Posted , 9 users are following.
Today I attended the hospital where I saw an osteoporosis consultant. I am 72 and had been told that I had low bone density in 1999 and in 2005 was diagnosed at high risk of spine fracture and lower risk of hip fracture. A month later I was started on Actonel and was on it for seven years then changed to Alendronic Acid for another three years, so ten years in total. I decided to stop it in 2012 as I had been on it a long time and was also getting aches in my thighs and muscle weakness where my leg would suddenly give way. Two years later, while still off the tablets, I slipped in the garden and broke my femur and had a femoral nail inserted and was put back onto AA for another three years. In September 2017 I stopped again as I was getting aches in my thighs and occasional muscle weakness like before and anyway, I had been on it for three years so decided I would have another "holiday".
As I said, I saw a consultant today who was concerned about the pains in my thighs as it could be a sign of a "rare" side affect of AA where it causes fractures of the femur called atypical thigh bone fractures. They occur after little or no force and in many cases there is a history of pain at the site of the fracture, in the thigh or groin for a few weeks or months prior to the break. He sent me for some x-rays and when I went back into his office he told me that there was a very small horizontal crack half way down my femur that he now knew was DEFINITELY caused by AA and I was NEVER to take them again. As if that's not bad enough, he's going to contact an orthopaedic surgeon to see whether I need a femoral nail put in my leg! I have problems with my bone marrow that has caused low red and white blood cells as well as low platelets which are responsible for blood clotting so it may not be an option. He said that atypical fractures are "rare", (it's something like 5 in 10,000) but he believes that there are people who have had atypical fractures that haven't been linked to AA at the time so not quite as rare as first thought. He showed me a picture of an atypical fracture and said that my fracture was exactly the same. There is an osteoporosis treatment that I could end up having, it's called parathyroid hormone treatment (teriparatide) and is given via a daily injection under the skin for a maximum of 24 months. As I have diabetes and inject myself four times a day this will be yet another injection! I am expecting a phone call off the doctor in a couple of days, after he has found out what the next step will be. I asked if I could do anything about it and he told me to keep taking the calcium and Vitamin D tablets and not to do anything like rock climbing or contact sports (just as if!!) and gentle walking rather than brisk walking as there's a chance I could break my femur with minimum force. (I read about a study done in South America about sudden femur fractures and 90% of the people were or had been on alendronic acid!)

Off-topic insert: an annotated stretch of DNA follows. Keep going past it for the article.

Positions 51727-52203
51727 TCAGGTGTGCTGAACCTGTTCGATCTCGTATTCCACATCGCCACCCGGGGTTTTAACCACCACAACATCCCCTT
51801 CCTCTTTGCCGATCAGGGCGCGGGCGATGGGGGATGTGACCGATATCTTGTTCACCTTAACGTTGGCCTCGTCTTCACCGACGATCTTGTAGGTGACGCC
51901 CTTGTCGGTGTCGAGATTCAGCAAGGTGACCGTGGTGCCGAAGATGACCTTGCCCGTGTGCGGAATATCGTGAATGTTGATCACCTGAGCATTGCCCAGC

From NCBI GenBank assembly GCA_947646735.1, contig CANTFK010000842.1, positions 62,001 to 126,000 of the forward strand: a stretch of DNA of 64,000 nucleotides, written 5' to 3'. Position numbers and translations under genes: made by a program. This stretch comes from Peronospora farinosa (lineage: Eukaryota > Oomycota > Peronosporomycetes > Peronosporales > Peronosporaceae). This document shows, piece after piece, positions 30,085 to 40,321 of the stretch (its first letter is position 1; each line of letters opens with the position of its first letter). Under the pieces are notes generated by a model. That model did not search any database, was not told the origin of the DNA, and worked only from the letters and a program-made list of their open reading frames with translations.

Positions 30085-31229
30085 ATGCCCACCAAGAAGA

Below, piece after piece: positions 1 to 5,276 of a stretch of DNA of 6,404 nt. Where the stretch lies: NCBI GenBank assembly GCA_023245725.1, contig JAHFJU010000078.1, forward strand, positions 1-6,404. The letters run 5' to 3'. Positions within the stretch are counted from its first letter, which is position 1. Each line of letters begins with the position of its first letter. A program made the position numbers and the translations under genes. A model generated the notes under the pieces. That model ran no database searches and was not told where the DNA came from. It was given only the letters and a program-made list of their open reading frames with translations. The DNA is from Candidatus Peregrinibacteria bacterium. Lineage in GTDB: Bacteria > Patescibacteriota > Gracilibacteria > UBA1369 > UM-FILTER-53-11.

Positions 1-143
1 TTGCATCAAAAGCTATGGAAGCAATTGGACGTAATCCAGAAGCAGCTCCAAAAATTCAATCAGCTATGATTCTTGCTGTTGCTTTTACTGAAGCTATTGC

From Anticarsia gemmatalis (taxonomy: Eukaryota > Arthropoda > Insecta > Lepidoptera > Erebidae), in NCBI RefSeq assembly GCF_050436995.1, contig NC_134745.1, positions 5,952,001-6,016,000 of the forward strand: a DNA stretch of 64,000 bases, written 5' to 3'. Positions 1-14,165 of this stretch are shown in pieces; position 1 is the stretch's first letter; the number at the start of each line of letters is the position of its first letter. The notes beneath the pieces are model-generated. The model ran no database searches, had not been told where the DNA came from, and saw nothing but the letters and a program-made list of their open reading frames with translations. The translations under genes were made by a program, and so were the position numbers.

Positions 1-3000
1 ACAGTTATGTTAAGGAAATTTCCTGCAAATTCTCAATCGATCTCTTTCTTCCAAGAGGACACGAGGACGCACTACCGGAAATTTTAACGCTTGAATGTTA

Sorry this has been a long message but this is to warn people who have been on AA or other osteoporosis drugs like risedronate, ibandronate, zoledronic acid and denosumab for some time that if they start to get pains or aches in their thighs or groins that they shouldn't dismiss it but see their doctor. It's only mainly been reported with AA but this could be because it's the most common treatment. I hope this has been of some help to those who think taking AA is good for them, it isn't.
2 likes, 17 replies